We were developing new competences that were not directly involved with oil refining. (Senior Vice Presi- dent, Sustainability and Public Affairs)

Although the second process stage was not easy in Neste's renewable business strategy, and the renewable business was not yet profitable, the strategy implementation was accelerated by investing in international production sites in Singapore and Rotterdam in the Netherlands. Investment and commitment to the selected business strategy in the second stage were essential not only to reach produc- tion capacity but also to establish the credibility and competences necessary to overcome barriers to the implementation of a sustainable business strategy.

4.2.4 | Turning vision into profitability (2011 – 2014)

Because of the efforts made in the second stage the renewable busi- ness finally became profitable in the third stage. This milestone was vital because it served to strengthen the company's faith in the new business strategy, despite the challenges of commercialization, and it encouraged the company to make even more ambitious updates to integrate sustainability into the business strategy. For the first time, these strategic updates were based on the collective views of the per- sonnel through an annual dialogue that unified the company's vision of striving for environmental sustainability by becoming the preferred partner in the cleaner traffic fuel market. Aligned with the sustainable value proposition of renewable products, Neste's marketing strategy


became more emotional in its appeal, changing the long-term message Neste wanted to transmit to stakeholders about its renewed business.

The tech company regarded R&D as crucial for strategic success, and particularly for building competences to utilize new renewable vegetable oil and waste feedstocks. Along with a growing feedstock variety, Neste's R&D efforts expanded business strategy opportunities with an extended renewable product portfolio. For example, the first renewable jet fuel was developed for commercial use in cooperation with Lufthansa Airlines in 2011. While establishing new partnerships, Neste maintained strategic cooperation with many other customers, suppliers, research partners, NGOs, and industrial associations in its business ecosystem. Here, Neste participated in both industry- and sustainability-related discussions to leverage understanding of the industry and sustainability issues and to fuel the company-level strate- gic renewal itself.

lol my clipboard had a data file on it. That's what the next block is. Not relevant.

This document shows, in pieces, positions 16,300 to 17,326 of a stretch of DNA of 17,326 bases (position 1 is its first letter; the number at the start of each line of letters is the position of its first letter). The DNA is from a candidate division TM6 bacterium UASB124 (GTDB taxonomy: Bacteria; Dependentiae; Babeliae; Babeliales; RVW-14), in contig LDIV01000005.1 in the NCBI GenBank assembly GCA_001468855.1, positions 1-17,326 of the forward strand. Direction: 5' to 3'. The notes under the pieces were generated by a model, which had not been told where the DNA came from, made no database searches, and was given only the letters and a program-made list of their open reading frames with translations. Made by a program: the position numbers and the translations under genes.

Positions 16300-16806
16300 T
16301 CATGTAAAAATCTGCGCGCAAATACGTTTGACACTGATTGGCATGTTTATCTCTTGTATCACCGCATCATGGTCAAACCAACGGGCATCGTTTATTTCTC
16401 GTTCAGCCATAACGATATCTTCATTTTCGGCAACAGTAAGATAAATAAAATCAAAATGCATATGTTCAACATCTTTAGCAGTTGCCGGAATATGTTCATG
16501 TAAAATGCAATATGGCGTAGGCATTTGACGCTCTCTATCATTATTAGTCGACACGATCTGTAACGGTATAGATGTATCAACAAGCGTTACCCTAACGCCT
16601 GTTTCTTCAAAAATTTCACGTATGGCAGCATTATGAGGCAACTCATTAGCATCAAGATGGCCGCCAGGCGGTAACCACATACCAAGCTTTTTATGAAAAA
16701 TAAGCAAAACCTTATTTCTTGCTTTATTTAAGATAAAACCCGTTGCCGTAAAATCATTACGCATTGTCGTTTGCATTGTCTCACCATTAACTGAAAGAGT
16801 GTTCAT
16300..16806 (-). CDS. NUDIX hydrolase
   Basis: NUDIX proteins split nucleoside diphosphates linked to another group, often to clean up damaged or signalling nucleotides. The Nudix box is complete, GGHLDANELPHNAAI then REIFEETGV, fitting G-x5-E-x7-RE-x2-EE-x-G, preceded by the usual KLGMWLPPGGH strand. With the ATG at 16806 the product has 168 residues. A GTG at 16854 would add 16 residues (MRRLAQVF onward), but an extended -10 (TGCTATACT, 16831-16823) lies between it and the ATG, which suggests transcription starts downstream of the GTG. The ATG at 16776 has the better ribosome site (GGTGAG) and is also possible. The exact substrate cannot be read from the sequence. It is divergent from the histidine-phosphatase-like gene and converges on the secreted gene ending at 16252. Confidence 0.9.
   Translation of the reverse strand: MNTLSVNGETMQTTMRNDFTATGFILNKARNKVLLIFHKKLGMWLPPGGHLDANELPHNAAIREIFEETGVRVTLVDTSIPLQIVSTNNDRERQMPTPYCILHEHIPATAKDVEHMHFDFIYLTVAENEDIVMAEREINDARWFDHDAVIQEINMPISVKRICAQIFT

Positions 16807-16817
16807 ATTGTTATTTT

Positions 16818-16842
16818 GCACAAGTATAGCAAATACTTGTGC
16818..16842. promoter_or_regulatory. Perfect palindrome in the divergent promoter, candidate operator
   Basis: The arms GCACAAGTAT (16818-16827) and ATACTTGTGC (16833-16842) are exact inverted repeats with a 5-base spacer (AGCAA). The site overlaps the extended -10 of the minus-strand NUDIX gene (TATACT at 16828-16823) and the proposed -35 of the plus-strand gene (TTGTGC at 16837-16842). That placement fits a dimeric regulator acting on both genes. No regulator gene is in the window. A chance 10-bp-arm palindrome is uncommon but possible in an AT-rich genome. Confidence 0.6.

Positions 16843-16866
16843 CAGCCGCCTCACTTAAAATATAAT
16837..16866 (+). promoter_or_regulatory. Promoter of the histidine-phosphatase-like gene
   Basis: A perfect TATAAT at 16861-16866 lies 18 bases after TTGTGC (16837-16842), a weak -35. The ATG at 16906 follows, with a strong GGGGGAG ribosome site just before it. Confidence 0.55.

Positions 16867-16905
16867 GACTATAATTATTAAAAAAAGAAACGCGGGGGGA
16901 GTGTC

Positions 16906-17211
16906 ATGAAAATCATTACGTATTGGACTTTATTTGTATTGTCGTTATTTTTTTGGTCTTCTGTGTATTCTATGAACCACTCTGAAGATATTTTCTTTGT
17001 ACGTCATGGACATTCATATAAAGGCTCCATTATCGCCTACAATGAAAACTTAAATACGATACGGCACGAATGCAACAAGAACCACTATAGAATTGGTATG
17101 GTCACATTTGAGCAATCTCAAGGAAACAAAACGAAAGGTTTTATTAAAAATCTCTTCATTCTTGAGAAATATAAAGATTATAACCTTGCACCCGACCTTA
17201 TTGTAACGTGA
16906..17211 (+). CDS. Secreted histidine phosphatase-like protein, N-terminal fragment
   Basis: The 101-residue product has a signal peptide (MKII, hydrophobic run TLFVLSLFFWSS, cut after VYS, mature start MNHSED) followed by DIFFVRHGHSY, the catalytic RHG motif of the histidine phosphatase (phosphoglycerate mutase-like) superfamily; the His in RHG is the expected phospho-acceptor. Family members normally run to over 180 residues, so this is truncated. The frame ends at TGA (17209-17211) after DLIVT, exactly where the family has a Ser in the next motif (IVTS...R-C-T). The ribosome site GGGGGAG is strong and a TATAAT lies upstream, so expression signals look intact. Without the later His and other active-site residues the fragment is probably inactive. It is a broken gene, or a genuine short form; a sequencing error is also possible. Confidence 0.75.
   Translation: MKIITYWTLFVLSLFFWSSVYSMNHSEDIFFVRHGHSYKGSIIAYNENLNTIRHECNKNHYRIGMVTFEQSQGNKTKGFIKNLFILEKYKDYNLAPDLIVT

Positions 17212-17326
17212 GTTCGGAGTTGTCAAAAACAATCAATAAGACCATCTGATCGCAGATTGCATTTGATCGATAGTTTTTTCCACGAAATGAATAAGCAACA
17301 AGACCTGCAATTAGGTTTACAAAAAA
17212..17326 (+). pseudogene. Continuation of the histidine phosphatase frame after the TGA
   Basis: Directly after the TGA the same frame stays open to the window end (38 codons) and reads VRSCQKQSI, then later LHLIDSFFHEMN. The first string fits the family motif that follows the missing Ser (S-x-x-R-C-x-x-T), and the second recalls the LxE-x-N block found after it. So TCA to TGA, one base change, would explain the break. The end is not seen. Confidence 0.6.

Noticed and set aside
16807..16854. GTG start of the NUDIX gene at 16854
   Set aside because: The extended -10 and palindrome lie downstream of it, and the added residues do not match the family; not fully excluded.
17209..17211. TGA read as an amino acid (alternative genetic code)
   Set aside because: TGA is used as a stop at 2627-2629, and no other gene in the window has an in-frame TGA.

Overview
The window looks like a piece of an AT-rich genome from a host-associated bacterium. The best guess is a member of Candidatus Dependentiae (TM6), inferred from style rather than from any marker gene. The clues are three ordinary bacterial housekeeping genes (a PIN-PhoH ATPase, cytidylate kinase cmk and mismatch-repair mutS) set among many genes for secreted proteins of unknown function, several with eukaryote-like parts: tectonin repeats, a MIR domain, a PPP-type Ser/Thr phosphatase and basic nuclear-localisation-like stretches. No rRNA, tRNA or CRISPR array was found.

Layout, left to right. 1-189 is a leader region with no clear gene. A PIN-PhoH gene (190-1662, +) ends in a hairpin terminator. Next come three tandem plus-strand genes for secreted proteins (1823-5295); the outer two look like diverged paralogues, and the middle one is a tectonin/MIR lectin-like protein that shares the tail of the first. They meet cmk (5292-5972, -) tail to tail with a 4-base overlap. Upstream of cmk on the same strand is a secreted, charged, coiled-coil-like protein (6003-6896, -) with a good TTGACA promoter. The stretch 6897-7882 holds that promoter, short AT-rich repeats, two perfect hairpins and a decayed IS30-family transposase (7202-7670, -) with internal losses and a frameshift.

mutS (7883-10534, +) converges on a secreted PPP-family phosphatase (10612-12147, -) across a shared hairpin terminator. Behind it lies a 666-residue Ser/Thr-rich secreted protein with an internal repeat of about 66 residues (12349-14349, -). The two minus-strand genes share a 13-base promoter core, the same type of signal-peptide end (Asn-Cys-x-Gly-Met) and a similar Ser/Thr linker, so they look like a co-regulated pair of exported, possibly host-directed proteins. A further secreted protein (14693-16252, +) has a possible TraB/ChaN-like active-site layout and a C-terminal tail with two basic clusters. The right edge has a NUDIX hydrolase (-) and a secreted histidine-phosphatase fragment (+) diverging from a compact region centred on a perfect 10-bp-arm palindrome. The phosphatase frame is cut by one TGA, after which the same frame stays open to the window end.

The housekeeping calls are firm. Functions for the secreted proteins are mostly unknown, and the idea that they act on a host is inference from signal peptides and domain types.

4.2.5 | Accelerated growth through sustainable technology and strategic collaboration (2015 – 2021)

After building a solid base for the company's renewed business and managing emerging difficulties during the renewal process, the fourth stage was characterized by the management of growth in terms of both economic and environmental sustainability. Highlighting and communicating the fundamental strategic renewal to the company's employees, its extended stakeholder portfolio, and potential new stra- tegic partners, Neste changed its name from Neste Oil—under which the company had operated as an independent company—to Neste Oyj. In addition to the continuously evolving technology-based strate- gic renewal process, Neste's renewable business expanded to the field of bioplastics and biopolymers. This expansion was accelerated by new, strategically managed technology, research, and partnering opportunities. The renewables business unit was split into three divi- sions (i.e., road transport, aviation, and polymers and chemicals) to emphasize them according to the constantly updated business strategy.

This stage of strategic renewal highlighted the need for continu- ously aiming high based on strategic goals. To stay in a market leader position with secured production capacity and feedstocks as key stra- tegic resources, Neste decided on the largest NExBTL refinery invest- ment in its history, and it strengthened the global supply chain and feedstock diversification by increasing its collaboration with supply chain actors and acquiring one of its major animal fat waste suppliers.

However, the most important role in forwarding strategic renewal was potentially played by pioneer customers, who proactively par- tnered with Neste to mutually advance the company's strategic renewal processes. As partner companies, they strengthened Neste's strategic renewal and position as a desirable partner and market leader:

The City of San Francisco had adopted our products into use. Google had our product, and their commuter

buses use it. This is how the company's reputation spreads. (Head of Strategy, Operations, and Brand Marketing)